That’s why there’s no link with what’s happening elsewhere. It’s isn’t comfortably-off middle-aged white men breaking into Foot Locker in London.

Why the shared demographics between here and the US? What’s interesting about the Tea Party and the various rally movements that have emerged in Australia is that both have only done so since Barack Obama became president and Julia Gillard became Prime Minister. Moreover, they’ve emerged despite Australia and the US being almost polar opposites in terms of economic performance.

While the Tea Party (particularly where it overlaps with the birther movement) contains racist elements and there’s a strain of misogyny in the attacks on Gillard, I suggest these groups aren’t driven by overt racism or sexism. The participants in such groups are unlikely to be any more racist or sexist than the rest of us.

Instead, the motivating force behind these groups appears to be more about expressing resentment about social and economic change in recent decades, and particularly because such changes have delivered nothing but difficulties for the demographics we’re talking about: social change has undermined the once-dominant status of older white heteros-xual people and males in particular, and, in the Australian context, economic changes have squeezed them, along with everyone else, into a far more competitive, market-based economy that no longer delivers the sort of certainty they grew up with and that Generation X, in particular, never had.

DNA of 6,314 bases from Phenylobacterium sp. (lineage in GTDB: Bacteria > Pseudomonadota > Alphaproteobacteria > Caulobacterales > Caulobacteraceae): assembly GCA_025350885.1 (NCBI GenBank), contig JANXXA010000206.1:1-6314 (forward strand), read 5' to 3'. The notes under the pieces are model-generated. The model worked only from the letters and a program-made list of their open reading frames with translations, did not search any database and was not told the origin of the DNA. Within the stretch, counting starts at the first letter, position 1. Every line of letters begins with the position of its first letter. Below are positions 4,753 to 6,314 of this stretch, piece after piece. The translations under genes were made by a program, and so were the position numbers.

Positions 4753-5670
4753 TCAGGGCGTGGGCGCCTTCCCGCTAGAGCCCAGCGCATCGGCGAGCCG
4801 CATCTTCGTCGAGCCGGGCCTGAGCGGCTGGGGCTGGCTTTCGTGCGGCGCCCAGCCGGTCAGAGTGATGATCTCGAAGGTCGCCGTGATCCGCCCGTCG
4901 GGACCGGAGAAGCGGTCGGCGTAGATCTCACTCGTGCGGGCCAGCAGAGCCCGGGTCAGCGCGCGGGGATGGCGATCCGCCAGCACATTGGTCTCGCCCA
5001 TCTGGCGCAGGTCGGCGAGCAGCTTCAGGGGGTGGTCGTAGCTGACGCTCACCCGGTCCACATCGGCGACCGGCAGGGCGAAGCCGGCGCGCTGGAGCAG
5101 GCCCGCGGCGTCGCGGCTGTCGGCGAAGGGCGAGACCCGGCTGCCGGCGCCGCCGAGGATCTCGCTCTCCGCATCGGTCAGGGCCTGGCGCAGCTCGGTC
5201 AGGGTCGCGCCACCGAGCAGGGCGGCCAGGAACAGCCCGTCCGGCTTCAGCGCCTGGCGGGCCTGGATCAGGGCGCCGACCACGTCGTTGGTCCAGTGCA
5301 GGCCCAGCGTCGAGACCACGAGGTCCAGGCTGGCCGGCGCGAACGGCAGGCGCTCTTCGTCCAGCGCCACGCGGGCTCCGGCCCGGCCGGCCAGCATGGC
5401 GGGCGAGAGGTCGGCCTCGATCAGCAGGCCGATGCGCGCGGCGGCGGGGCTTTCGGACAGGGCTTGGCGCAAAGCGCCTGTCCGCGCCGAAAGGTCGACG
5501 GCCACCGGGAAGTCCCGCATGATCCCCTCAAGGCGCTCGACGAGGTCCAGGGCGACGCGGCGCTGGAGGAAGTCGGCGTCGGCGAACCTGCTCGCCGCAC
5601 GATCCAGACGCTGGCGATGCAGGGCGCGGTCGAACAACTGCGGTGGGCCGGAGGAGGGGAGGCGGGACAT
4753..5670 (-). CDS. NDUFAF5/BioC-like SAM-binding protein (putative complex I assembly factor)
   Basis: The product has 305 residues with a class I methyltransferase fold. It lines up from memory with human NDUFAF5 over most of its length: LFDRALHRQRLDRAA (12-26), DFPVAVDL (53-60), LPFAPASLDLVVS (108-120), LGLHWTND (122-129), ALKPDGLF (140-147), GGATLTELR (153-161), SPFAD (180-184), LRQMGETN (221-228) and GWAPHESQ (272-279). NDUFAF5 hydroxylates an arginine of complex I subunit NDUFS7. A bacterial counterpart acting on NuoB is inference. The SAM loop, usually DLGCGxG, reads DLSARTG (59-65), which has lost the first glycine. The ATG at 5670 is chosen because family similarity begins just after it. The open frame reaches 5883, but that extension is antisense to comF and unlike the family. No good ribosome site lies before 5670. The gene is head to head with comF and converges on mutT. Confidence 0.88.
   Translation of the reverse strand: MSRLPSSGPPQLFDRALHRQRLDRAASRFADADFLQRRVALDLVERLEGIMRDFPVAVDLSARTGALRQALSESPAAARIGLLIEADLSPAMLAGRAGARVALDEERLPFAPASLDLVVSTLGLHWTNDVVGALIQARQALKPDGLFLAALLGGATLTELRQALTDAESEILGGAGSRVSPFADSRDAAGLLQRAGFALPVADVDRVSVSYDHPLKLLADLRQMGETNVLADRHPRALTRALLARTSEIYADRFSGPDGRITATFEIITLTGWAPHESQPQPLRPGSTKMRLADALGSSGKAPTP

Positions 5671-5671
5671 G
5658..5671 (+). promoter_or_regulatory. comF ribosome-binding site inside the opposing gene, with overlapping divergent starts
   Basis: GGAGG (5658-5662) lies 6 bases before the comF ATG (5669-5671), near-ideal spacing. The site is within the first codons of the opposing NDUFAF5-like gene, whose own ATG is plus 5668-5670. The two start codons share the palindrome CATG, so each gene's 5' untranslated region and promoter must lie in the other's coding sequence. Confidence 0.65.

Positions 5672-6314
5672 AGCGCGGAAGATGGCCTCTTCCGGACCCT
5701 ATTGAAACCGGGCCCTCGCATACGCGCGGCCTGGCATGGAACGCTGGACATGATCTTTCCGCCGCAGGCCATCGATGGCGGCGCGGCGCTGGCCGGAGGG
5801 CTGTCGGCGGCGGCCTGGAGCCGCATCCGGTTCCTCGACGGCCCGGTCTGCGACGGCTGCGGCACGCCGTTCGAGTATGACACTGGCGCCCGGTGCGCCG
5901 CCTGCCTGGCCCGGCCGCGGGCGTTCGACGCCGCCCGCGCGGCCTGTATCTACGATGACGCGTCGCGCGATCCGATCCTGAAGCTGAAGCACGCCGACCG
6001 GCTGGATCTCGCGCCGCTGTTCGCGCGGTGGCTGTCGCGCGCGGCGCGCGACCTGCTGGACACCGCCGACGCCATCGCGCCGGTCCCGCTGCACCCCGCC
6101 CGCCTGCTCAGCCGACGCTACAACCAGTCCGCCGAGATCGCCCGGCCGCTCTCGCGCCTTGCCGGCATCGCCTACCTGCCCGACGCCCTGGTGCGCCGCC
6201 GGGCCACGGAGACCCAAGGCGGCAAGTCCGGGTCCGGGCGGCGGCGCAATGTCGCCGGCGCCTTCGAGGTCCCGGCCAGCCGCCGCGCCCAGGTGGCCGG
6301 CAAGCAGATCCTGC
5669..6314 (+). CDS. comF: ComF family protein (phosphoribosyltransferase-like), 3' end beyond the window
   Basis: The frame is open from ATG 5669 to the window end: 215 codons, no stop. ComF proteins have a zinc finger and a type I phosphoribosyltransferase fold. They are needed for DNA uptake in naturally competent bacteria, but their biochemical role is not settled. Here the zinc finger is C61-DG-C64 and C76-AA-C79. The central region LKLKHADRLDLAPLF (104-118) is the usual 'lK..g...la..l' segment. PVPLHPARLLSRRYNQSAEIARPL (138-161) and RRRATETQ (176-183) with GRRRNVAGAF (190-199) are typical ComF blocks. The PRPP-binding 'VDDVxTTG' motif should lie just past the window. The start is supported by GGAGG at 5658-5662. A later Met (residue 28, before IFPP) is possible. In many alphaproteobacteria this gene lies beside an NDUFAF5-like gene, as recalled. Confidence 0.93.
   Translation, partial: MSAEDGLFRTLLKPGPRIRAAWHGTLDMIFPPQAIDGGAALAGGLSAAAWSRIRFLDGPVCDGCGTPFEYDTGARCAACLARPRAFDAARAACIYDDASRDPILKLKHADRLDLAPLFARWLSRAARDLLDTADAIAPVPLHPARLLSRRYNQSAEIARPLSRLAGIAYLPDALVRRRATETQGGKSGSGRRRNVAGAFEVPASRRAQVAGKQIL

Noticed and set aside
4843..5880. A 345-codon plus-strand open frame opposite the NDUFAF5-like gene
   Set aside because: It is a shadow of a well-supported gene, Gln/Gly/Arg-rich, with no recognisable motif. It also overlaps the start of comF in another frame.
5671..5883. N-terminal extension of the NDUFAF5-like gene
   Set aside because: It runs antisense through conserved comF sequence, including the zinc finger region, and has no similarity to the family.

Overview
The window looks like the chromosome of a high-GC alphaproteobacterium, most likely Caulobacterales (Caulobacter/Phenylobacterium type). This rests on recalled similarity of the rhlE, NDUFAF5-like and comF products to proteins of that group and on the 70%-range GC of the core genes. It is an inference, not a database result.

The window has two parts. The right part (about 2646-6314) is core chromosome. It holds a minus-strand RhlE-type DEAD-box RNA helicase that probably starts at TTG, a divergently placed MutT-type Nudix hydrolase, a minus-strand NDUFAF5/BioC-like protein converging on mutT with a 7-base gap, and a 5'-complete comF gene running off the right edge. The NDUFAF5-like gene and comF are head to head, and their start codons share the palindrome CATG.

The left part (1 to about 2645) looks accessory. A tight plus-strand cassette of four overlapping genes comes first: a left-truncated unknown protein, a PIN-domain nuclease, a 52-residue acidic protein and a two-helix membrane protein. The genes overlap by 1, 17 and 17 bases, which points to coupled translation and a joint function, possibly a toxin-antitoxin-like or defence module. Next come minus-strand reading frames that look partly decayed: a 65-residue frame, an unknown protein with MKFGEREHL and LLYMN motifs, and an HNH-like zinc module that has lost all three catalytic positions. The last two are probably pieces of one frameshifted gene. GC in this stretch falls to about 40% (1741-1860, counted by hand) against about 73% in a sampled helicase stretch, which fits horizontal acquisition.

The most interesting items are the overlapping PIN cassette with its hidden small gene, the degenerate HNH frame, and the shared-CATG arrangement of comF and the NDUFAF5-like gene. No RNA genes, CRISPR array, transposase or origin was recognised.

For such people, Gillard’s gender (and unmarried status) or  Obama’s race are not so much a problem as a high-profile, indeed inescapable, symbol of how much the world has changed and changed in ways that deliver nothing but pain for such people. That’s why they elicit such fury, not because of innate s-xism or racism.

This resentment of change and sense of persecution at the hands of broader socio-economic forces perhaps explains another commonality of such groups,  here and in the US: a conviction that they are being repressed and censored. There’s plenty to be concerned about when it comes to the state of free speech in Australia. But when right-wing rallies receive massive media coverage out of all proportion to the number of attendees, the claim rings hollow.